Aytysh (Kyrgyz: айтыш, pronounced [ɑjˈtɯʃ]) or Aytys (Kazakh: айтыс, romanized: aıtys, pronounced [ɑjˈtəs]) is a song competition held between two aqyns. Each usually strums a national instrument (qomuz in the case of the Kyrgyz, dombra in the case of the Kazakhs), and they respond to each other in spontaneous rhyming verse on a range of topics. They may make backhanded political statements, criticise each other's style, flirt (if of the opposite sex), and flat-out insult one another, but it is all done in good humour: Kyrgyz aqyns even often state that one must have good intentions to be a good aqyn. Because of this, it is a commonly held belief that one cannot hold what an aqyn says against them, and the only way for one aqyn to "get back at" another aqyn is to attempt to outdo them at aytysh.

Aytysh competition

Despite the custom to allow aqyns all forms of slander, there are known cases of aqyns in Kazakhstan being threatened for making political statements against the president.[citation needed]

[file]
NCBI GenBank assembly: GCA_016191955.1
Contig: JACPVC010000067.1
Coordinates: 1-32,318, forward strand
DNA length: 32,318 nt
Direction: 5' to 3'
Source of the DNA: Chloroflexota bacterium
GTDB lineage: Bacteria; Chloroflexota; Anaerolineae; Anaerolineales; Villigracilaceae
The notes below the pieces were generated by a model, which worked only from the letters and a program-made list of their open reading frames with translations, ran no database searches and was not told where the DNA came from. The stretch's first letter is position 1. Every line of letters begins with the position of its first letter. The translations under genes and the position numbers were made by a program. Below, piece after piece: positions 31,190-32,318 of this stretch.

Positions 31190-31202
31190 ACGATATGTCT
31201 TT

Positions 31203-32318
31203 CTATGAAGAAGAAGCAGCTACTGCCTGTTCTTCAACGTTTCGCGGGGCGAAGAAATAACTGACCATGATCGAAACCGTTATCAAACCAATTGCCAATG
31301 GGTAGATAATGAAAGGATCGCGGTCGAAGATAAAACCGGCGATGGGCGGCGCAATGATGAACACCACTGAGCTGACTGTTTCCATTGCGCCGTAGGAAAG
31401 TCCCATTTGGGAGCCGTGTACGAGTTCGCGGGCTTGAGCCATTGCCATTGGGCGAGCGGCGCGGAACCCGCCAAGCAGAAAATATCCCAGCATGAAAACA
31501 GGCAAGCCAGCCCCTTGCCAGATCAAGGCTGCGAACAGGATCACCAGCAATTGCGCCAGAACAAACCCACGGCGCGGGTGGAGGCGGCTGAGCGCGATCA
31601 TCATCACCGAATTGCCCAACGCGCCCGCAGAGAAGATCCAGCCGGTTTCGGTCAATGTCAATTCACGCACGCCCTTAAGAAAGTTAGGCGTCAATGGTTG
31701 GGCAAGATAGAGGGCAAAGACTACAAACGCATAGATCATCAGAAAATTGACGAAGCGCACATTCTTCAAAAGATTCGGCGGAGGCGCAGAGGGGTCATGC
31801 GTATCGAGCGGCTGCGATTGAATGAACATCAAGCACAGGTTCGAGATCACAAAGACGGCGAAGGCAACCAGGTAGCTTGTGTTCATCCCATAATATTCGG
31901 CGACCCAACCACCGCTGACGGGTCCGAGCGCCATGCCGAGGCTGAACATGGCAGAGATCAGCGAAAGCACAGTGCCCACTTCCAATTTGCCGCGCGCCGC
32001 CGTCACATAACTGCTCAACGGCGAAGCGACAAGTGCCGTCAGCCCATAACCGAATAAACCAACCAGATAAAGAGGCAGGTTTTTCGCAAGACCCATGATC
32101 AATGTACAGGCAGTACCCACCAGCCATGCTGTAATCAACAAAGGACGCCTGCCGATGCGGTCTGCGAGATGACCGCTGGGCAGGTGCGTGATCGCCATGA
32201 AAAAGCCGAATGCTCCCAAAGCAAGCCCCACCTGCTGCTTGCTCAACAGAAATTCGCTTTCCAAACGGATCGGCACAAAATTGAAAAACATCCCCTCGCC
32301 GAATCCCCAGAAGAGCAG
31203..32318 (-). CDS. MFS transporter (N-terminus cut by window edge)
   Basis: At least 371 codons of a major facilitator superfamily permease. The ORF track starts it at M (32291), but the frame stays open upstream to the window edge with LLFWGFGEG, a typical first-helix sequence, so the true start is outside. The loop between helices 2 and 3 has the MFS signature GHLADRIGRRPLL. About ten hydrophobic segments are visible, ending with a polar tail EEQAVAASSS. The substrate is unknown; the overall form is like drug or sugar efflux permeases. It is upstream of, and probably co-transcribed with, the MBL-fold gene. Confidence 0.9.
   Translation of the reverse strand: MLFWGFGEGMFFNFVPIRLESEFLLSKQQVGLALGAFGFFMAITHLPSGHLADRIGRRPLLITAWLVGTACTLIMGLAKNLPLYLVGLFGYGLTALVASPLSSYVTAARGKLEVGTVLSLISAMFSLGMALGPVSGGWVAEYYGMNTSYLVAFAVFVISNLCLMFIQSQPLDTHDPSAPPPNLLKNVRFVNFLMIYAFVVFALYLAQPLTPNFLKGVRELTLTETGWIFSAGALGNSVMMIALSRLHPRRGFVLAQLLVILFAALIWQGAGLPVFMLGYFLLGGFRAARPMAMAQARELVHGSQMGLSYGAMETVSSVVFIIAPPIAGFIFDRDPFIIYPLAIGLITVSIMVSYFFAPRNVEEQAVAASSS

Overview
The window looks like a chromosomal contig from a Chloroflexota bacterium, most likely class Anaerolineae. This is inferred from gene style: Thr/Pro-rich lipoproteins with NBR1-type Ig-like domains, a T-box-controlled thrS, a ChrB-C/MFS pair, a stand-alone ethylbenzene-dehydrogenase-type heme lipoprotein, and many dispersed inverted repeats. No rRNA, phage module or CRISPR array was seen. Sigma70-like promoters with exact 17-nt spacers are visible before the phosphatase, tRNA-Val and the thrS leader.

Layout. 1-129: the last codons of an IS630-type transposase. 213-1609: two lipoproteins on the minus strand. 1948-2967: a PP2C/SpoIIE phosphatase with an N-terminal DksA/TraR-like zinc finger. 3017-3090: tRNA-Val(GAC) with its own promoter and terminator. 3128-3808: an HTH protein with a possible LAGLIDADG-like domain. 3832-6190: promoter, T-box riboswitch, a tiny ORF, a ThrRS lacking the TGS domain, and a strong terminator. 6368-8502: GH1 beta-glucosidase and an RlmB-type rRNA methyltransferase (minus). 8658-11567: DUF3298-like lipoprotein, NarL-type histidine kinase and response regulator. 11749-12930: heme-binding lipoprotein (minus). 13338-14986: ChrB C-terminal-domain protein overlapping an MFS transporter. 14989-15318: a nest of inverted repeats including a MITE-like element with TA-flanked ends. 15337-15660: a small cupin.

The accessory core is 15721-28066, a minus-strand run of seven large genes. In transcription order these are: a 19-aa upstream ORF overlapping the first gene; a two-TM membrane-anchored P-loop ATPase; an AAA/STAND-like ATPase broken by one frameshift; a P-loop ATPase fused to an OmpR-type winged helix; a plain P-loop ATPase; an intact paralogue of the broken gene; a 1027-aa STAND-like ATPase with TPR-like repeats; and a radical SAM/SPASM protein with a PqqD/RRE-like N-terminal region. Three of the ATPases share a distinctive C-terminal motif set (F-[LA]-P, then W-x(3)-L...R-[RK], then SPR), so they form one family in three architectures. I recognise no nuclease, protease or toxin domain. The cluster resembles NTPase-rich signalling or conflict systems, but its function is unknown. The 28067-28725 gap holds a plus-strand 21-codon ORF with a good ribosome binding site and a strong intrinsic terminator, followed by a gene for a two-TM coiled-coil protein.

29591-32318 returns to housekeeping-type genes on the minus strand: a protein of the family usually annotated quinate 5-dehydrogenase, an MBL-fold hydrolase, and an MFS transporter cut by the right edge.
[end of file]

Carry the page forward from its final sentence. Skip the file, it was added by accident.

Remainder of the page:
Kyrgyz aqyns claim that it is important to be aware of their audience to perform well, and hence, some find it difficult to perform in isolation (e.g., in a studio without a live audience). The audience often votes on the winner in a competition, though this isn't a formal process—many people can "feel" (without anyone stating it overtly) which aqyn the audience has converged upon as a winner just by the crowd's dynamics.

Usually aqyns compete against other aqyns of same nationality, but due to a high level of mutual intelligibility between the Kyrgyz and Kazakh languages, there have been cases, even in recent years, where Kyrgyz and Kazakh aqyns have competed against one another.[citation needed]